TWiM 90: Think globally, act locally

I usually don’t post TWiM episodes here, but #90 has a lot of virology. In this episode, recorded in La Jolla, CA at the annual meeting of the Southern California Branch of the American Society for Microbiology, I first speak with Laurene Mascola, Chief of Acute Communicable Diseases at the Los Angeles County Department of Public Health. Dr. Mascola talks about how Los Angeles county has prepared for an outbreak of Ebola virus. Next up is David Persing, Executive Vice President and Chief Medical and Technology Officer at Cepheid. His company has developed an amazing, modular PCR machine that is brining rapid diagnosis everywhere, including the United States Post Office. And it might even be available on your refrigerator one day.

Watch TWiM #90 below, or listen at microbeworld.org/twim or iTunes.

 

TWiV 287: A potentially pandemic podcast

On episode #287 of the science show This Week in Virology, Matt Frieman updates the TWiV team on MERS-coronavirus, and joins in a discussion of whether we should further regulate research on potentially pandemic pathogens.

You can find TWiV #287 at www.microbe.tv/twiv.

TWiV 276: Ramblers go viral

On episode #276 of the science show This Week in Virology, Vincent meets up with Susan Baker and Tom Gallagher at Loyola University to talk about their work on coronaviruses.

You can find TWiV #276 at www.microbe.tv/twiv.

Bat SARS-like coronavirus that infects human cells

Rhinolophus sinicusThe SARS pandemic of 2002-2003 is believed to have been caused by a bat coronavirus (CoV) that first infected a civet and then was passed on to humans. The isolation of a new SARS-like coronavirus from bats suggests that the virus could have directly infected humans.

A single colony of horseshoe bats (Rhinolophus sinicus) in Kunming, Yunnan Province, China, was sampled for CoV sequences over a one year period. Of a total of 117 anal swabs or fecal samples collected, 27 (23%) were positive for CoV sequences by polymerase chain reaction (PCR). Seven different SARS-like CoV sequences were identified, including two new ones. For the latter the complete genome sequence was determined, which showed a higher nucleotide sequence identity (95%) with SARS-CoV than had been previously observed before among bat viruses.

One of these new viruses was recovered by infecting monkey cell cultures with one of the PCR-positive samples. This virus could infect human cells and could utilize human angiotensin converting enzyme 2 (ACE2) as an entry receptor. The infectivity of this virus could also be neutralized with sera collected from seven different SARS patients.

None of the SARS-like coronaviruses previously isolated from bats are able to infect human cells. The reason for this block in replication is that the spike glycoprotein of these bat viruses do not recognize ACE2, the cell receptor for SARS-CoV. SARs-like CoVs isolated from palm civets during the 2002-2003 outbreak have amino acid changes in the viral spike glycoprotein that improve its interaction with ACE2. The civet was therefore believed to be an intermediate host for adaptation of SARS-CoV to humans. The isolation of bat SARS-like CoVs that can bind human ACE2 and replicate in human cells suggests that the virus might have spread directly from bats to humans.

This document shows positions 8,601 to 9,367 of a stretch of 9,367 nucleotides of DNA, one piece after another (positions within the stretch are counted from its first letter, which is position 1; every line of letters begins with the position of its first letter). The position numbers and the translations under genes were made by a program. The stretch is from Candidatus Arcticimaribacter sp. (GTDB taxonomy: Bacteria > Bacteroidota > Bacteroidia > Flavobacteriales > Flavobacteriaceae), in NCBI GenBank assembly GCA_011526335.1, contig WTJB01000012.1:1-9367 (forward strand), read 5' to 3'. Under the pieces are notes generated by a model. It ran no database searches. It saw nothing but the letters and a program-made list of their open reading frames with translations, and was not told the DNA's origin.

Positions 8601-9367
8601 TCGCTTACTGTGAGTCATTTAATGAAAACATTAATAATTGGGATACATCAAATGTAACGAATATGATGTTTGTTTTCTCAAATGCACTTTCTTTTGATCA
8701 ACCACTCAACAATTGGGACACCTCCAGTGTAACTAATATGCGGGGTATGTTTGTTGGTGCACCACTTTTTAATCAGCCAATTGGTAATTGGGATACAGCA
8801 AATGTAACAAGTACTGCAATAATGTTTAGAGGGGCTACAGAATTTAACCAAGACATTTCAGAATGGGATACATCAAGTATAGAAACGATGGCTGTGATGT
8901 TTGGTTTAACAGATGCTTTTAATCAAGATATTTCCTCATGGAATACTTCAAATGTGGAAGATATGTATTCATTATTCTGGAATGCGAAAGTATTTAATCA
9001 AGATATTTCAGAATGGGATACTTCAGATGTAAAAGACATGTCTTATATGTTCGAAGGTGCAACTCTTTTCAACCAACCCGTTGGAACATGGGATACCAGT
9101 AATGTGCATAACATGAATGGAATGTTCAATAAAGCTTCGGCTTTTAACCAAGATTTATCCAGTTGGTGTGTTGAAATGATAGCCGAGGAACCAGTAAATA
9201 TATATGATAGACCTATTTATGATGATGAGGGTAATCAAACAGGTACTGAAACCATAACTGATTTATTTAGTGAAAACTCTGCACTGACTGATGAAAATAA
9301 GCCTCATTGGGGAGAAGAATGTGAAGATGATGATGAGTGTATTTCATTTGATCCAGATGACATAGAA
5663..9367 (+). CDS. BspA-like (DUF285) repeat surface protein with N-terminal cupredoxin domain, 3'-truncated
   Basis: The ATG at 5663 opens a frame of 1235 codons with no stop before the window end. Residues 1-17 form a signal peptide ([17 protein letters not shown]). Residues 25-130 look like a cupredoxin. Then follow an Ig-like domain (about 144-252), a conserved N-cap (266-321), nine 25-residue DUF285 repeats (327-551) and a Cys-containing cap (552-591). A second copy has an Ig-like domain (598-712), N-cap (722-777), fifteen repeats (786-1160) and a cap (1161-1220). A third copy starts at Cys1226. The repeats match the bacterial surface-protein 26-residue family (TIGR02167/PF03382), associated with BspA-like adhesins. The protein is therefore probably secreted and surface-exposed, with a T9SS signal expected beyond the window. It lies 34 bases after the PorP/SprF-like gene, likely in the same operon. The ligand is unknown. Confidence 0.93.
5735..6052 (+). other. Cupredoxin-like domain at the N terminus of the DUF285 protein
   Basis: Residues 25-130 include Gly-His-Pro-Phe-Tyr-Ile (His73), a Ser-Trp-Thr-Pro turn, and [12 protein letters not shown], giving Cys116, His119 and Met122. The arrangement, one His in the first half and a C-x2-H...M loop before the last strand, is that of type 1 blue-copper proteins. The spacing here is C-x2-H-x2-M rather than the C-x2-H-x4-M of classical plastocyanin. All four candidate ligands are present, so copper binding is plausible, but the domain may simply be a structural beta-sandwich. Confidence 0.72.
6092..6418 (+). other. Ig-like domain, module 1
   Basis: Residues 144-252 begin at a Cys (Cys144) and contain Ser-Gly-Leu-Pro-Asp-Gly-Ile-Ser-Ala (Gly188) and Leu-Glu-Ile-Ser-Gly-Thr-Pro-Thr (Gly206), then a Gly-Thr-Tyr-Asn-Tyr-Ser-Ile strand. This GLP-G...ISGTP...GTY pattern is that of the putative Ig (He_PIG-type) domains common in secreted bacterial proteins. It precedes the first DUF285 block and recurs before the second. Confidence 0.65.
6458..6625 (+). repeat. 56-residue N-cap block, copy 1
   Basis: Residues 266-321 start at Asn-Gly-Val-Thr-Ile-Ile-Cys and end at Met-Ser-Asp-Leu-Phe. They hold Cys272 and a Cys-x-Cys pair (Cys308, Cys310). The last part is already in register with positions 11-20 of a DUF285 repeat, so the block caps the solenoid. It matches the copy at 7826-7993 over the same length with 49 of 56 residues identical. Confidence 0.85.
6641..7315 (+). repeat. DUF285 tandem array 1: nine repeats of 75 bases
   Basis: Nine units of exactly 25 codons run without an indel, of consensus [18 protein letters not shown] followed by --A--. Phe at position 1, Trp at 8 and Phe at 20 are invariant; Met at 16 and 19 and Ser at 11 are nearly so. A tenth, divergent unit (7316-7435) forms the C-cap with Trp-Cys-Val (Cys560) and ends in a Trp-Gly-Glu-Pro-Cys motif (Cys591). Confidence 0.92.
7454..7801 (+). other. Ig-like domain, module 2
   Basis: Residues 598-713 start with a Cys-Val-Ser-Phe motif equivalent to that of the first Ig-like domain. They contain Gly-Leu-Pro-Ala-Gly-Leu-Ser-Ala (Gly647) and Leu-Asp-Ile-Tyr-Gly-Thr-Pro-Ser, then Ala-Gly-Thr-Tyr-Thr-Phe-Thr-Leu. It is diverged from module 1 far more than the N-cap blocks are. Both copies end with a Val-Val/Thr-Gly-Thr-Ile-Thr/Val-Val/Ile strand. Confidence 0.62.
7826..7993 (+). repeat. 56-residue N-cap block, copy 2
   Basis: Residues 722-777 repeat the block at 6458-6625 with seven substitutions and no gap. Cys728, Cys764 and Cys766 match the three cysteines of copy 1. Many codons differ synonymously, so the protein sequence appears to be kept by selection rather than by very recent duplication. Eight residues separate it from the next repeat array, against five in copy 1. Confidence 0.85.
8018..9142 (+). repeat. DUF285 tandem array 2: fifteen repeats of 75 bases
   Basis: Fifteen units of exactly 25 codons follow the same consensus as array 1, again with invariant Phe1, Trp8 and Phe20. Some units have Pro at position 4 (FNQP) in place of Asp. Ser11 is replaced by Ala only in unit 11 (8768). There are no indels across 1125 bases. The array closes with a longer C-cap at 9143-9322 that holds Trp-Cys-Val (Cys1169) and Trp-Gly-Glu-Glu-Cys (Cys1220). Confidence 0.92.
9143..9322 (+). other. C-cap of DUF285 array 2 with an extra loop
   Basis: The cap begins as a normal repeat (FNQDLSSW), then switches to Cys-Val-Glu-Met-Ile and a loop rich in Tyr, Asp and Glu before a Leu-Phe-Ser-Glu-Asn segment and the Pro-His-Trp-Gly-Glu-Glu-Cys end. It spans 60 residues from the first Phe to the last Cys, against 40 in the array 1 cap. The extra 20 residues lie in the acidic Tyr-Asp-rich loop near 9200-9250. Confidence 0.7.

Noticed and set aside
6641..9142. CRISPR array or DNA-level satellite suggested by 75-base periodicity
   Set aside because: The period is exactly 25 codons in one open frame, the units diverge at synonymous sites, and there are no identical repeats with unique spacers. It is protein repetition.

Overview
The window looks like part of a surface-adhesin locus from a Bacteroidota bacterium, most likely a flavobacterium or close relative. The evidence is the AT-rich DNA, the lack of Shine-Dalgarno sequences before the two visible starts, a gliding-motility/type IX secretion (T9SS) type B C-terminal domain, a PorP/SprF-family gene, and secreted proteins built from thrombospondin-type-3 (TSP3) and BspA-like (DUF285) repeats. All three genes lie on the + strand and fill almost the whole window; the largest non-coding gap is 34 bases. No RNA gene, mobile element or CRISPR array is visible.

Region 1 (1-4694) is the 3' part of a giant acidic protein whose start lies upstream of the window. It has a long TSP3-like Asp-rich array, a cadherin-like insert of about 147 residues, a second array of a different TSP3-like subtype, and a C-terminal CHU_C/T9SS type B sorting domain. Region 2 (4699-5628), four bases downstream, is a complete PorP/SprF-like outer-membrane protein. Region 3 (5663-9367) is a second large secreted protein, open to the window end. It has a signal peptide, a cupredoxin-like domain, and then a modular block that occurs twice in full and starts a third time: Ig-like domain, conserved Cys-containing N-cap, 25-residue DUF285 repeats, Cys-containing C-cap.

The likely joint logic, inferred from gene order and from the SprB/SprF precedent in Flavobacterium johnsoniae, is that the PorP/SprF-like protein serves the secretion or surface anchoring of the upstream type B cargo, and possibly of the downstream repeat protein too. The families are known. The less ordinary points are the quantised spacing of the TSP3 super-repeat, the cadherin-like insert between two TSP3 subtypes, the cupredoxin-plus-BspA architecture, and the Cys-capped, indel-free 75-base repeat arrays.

This finding has implications for public health: if SARS-like CoVs that can infect human cells are currently circulating in bats, they have the potential to infect humans and cause another outbreak of disease. The authors believe that the diversity of bat CoVs is higher than we previously knew:

It would therefore not be surprising if further surveillance reveals a broad diversity of bat SL-CoVs that are able to use ACE2, some of which may have even closer homology to SARS-CoV than SL-CoV-WIV1.

Is there any implication of this work for the recently emerged MERS-CoV? Sequences related to MERS-CoV have been found in bats, and given that bats are known to be hosts of a number of viruses that infect humans, it is reasonable to postulate that MERS-CoV originated in bats. So far a 190 fragment of MERS-CoV nucleic acid has been found in a single bat from Saudi Arabia. Identification of the reservoir of MERS-CoV will require duplicating the methods reported in this paper: finding the complete viral genome, and infectious virus, in bats.

TWiV 239 – Filterable camels

On episode #239 of the science show This Week in Virology, Matt joins Vincent, Alan, and Rich to summarize what we know and what we do not know about the MERS coronavirus.

You can find TWiV #239 at www.microbe.tv/twiv.